Friday, January 7, 2011

LENNONYC (John Lennon NYC) Blu-ray Review

In the interest of full disclosure, the Beatles are my favorite band and I've enjoyed all of their post-Beatles efforts as well. Now that that's out of the way, LENNONYC is a glimpse into the life of John Lennon after the Beatles disbanded and he moved to New York City with Yoko Ono. Lennon loved New York City and proclaimed it to be his new home but his vocal and effective anti-war stance quickly brought the full force of the U.S. Government down upon him. This is a look into the life and times of John Lennon who while trying to discover what kind of life he wanted also had to fight from being deported from America for being who he was.

Film (4 1/2 stars out of 5)

There's never been a band in the history of music bigger than the Beatles. By the time they disbanded, all of the infighting, the miscommunication, the lawsuits, and just overall exhaustion took a toll on all four members. Every one of them coped in different ways after the break up with varying degrees of success and happiness, but for John Lennon it took a little longer. Life in London was very hard on John and Yoko because of the incessant fans and because of the hostility of some of those fans and the press because of Yoko. It's easy to lay all the hard feelings on the public perception that it was because Yoko broke up the Beatles and although I'm sure that played a part in it, I don't believe that was entirely the cause. John on his own, had increasingly become more and more vocal over time about his opinions and not everyone agreed with him and many thought he should just stick to his music. Outrageous stunts like the bed-in where Yoko and John stayed in bed and invited the press to talk to them while a sheet covered their heads, probably caused more to question his well-being than his desire for peace.

The situation grew bad enough that the Lennons moved to New York City in 1971, where they immediately felt at home among a city full of fellow anti-war artists and musicians. The American anti-war movement was equally happy to have John with them as he brought his considerable fame with him every time he performed, which allowed the movement a white hot spotlight to spread their beliefs. Pretty soon, John started speaking out again while performing concerts for a variety of causes like freeing prisoner from prison (which worked) to raising funds for a mental institution and schools. When people saw that his celebrity and commitment to his beliefs could actually implement change, it galvanized the anti-war movement and at the same time, alarmed the U. S. Government who deemed Lennon a viable threat and started what they termed "a strategic counter-measure," by notifying Lennon of deportation proceedings.

As the film's director and writer Michael Epstein makes clear, this threat by the Nixon Administration had a severe effect on John who dearly loved New York and had no desire to leave. The stress from the possibility of deportation combined with Nixon winning his re-election bid, engaged John's self-destructive streak. After drinking heavily, Yoko and him went to a party and he grabbed a woman there and loudly made love to her while Yoko stood there completely embarrassed in front of their friends. This disrespect to Yoko made her send John away so they could have a break and she sent their assistant May Pang to go with John when he moved to Los Angeles.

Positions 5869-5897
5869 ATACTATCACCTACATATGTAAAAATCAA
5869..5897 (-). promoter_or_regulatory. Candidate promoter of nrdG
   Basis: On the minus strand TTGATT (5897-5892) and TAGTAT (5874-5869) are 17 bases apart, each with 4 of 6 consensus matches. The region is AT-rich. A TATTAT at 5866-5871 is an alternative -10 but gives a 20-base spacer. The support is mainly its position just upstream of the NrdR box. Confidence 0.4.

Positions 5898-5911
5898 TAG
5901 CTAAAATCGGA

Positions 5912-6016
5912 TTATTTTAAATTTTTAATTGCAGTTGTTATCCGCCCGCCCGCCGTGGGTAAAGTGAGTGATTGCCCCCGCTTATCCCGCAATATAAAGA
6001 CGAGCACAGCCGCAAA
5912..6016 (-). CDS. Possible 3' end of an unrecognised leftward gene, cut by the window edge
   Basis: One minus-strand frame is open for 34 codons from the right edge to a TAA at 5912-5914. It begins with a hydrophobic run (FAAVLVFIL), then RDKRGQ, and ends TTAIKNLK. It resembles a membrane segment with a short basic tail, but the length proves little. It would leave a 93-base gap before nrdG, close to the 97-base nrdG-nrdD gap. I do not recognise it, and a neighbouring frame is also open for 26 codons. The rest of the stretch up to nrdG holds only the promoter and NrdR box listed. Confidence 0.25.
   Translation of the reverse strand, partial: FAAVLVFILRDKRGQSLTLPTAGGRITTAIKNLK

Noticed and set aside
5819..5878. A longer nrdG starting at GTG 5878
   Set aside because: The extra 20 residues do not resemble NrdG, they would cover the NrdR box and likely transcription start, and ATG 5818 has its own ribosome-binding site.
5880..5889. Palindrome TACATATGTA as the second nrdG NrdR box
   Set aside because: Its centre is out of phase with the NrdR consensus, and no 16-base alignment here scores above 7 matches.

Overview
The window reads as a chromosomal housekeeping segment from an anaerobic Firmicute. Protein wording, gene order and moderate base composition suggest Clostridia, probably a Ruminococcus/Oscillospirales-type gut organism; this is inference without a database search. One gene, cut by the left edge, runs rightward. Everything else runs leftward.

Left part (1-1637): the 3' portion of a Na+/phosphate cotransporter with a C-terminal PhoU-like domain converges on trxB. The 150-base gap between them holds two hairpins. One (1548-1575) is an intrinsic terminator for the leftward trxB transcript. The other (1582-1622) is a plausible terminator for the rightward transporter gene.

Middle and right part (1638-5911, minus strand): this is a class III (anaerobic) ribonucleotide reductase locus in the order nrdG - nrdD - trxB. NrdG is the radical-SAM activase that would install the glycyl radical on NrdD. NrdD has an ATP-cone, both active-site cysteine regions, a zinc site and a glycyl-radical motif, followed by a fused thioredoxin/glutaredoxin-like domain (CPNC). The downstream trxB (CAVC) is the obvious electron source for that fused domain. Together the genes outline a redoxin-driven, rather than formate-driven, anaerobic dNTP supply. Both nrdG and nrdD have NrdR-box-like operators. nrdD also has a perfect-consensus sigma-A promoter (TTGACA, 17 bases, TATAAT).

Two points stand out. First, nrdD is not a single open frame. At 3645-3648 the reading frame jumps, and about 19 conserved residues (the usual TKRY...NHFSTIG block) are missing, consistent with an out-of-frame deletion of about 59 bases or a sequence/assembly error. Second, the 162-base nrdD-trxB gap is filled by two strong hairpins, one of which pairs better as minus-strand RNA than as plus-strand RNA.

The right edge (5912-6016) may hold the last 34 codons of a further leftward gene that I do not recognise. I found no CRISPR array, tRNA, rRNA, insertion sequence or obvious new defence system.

The movie spends quite a bit of time covering what John would later describe as his "lost weekend," which lasted eighteen months. This dark chapter in his life shows how John at this point had lost everything that meant something to him and how he spiraled out of control and sunk into a deep alcoholic fueled depression that only got worse as time went on. Although his band members and friends were concerned about him, none of them felt that they could really help him. Paradoxically, for Yoko everything was going great. Her work was being viewed more favorably and she had never been more productive. Calls from John's friends to her asking her to take care of John went on deaf ears as she felt that they had never wanted her around and now John was their problem to deal with. John's alcohol intake was growing exponentially and his drunken antics began to put him in danger and also in the newspapers.

It wasn't until 1974 that John came back to New York intent on becoming sober and making an album and by doing so, getting his life back in order. The resulting album, "Walls and Bridges" provided him with his only #1 single apart from the Beatles with "Whatever Gets You Thru the Night," which also featured Elton John. John joked that if the song ever hit #1 then he would join Elton on-stage at Madison Square Garden and when it did, he kept his word. It was at that concert that John connected with Yoko again and they eventually resumed their relationship which provided the stability that John needed. When his son Sean was born in 1975, John finally found the life he had been searching for. All in one day, John realized his heart's desire as the day that Sean was born was also John's birthday and also the day he finally won his deportation case and was allowed to to stay in the U.S. legally. Being with Yoko and Sean in his adopted hometown of New York and free from any threats of being deported, grounded him in a way that never seemed possible before. John decided to step away from his musical career to care for Sean and that break lasted five years.

In 1980, John was back in the studio, happy, healthy, and ready to pick up where he had left off with his career. His first single was appropriately titled "(Just Like) Starting Over," which was followed by the album "Double Fantasy." His new-found happiness was captured in the album and it was his intention for it to appeal to people his own age, which caught some of the press off guard. John Lennon was content to no longer be viewed as a rock and roll icon, but instead as just a human being doing the best that he could. John, having finally found the peace and happiness he had long sought, would have it all taken away on December 8, 1980, when he was murdered in front of his residence by a "fan" for whom he had signed an autograph for earlier in the day.